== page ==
Wed 14-Nov-56: Walked shops & booked in Debenham Court [Granville Place]. British Museum, saw sculptures of Egypt, Greek, Hindu.
Tuesday 9:30 p.m.
13 Nov 56
I shouldn’t write at all tonight. My mood might affect you who are so sensitive to other’s condition. But seeing as how, this thing of mine will be about a week in the past when you read this, I don’t guess it will matter much. It gets dark so dammed early here-a little later than 4:30 p.m.-and the evening seems so long. I went out for a meal and staggered down to a newsreel for an hour. Place was full of necking couples. Here on the continent people seem to neck anywhere-particularly so in Paris where it’s nothing to see them kissing in the underground trains or in the cafes. Have just ordered a cup of tea-it is something they really make well in this lounge. As a matter of fact it is a much more cheerful drink, than Guinness Stout.
Graham said in his last letter that you weren’t well and you have mentioned seeing Cummins. I do hope you are managing to keep going without too much strain, sweetie. I don’t want you to feel poorly while I’m away. I wish I could help somehow-like being home-I wish I was at that. I should have written you about the Gallery at lunchtime when I was fresher. I went back and it was nearly dark when I came out. It’s got a bit wearing-despite the magnificent early Italian works. I think I’ll read for a while and go to bed.
You needn’t worry about me getting home-things here seem quite normal and placid. In fact, one hears little talk of trouble. A few letters in the papers, appears to be the only manifestation of steam letting off. This ponderous letter will be the death of you. I really must cease. Shall carry on in the murky light of dawn. Lots of love to you my dear little hugging girl. Nothing, absolutely nothing would be better than really to sleep against you, and there somehow, find again a small boy’s peace. I occasionally get quite frantic at the thought that such a pleasure is so far off. Seems, sometimes, I’ll never have it again. But then, that’s nonsense-in fact it is less than three weeks off. But how long those 3 weeks are to become is more than I care to contemplate. I am desperately in need of you. It’s weak of me-but I get relief and comfort in admitting it. And why shouldn’t I open up to you, who are now so much part of me? As I have, it seems, become part of you, and the rest of your life. We are now, inextricably woven of a piece and it gives me happiness to think of it. Good night-other half of my heart. Sleep easily from me.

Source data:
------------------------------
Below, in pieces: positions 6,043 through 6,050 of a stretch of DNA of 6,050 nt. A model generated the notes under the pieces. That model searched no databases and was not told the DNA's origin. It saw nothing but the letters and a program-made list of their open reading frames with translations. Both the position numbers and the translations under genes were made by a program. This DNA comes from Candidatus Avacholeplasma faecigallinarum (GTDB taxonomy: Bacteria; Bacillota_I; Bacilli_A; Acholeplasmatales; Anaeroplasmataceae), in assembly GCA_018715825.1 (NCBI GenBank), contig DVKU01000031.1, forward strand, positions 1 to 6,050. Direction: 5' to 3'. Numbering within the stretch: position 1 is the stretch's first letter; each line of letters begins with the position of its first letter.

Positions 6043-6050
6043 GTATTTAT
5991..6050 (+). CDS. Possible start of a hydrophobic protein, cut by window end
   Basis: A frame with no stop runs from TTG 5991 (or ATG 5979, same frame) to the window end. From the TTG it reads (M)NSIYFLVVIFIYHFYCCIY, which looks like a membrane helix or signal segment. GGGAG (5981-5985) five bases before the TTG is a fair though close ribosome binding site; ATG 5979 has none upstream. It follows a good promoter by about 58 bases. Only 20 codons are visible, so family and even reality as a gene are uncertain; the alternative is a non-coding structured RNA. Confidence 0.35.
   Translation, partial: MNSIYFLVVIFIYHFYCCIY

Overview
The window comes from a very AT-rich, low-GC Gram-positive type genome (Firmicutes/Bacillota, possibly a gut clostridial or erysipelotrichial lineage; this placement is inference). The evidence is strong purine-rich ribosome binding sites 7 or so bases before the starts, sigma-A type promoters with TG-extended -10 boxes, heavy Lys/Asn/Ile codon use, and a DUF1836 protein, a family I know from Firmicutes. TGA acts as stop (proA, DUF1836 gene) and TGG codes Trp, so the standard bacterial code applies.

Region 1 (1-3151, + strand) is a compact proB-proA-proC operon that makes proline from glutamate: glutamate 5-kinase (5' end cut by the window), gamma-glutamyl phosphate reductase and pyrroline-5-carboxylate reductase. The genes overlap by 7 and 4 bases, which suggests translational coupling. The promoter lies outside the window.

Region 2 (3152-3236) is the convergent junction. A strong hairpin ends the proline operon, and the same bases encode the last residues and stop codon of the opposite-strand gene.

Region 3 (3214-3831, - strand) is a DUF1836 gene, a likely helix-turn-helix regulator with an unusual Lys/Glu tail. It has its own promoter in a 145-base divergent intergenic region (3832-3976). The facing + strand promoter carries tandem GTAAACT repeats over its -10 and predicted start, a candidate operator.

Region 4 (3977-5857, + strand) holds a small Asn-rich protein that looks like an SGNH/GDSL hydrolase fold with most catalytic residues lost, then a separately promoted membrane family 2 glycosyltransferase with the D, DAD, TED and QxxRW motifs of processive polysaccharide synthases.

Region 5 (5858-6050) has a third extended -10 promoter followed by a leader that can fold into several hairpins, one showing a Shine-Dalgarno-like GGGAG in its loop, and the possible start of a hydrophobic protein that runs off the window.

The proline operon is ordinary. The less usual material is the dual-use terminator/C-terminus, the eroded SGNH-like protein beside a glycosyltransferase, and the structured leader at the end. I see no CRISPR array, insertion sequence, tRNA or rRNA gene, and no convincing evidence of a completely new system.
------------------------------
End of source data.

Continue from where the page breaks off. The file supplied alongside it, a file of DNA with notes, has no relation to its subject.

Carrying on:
Wed 9:30 a.m. 14 Nov.
I am a new Willie-stronger in all respects-ready to face the rain of intrepid calm. I have been posting off some small books and catalogues and pamphlets. Getting too heavy to handle. My bag is now swollen and I shall have to get a cheapjack one to take the overflow. Must make a move to organise myself more precisely. Trouble is I don’t know yet what the accommodation will cost by the time I leave tomorrow. I’m moving into a 21/- a day dump. Have to, as I want to buy some things. And feeling much brighter and had best make a move out into the drizzling city. God bless you, you little beaut! I love you brightly this morning. Watch out for a vigourous return of the prodigal boy.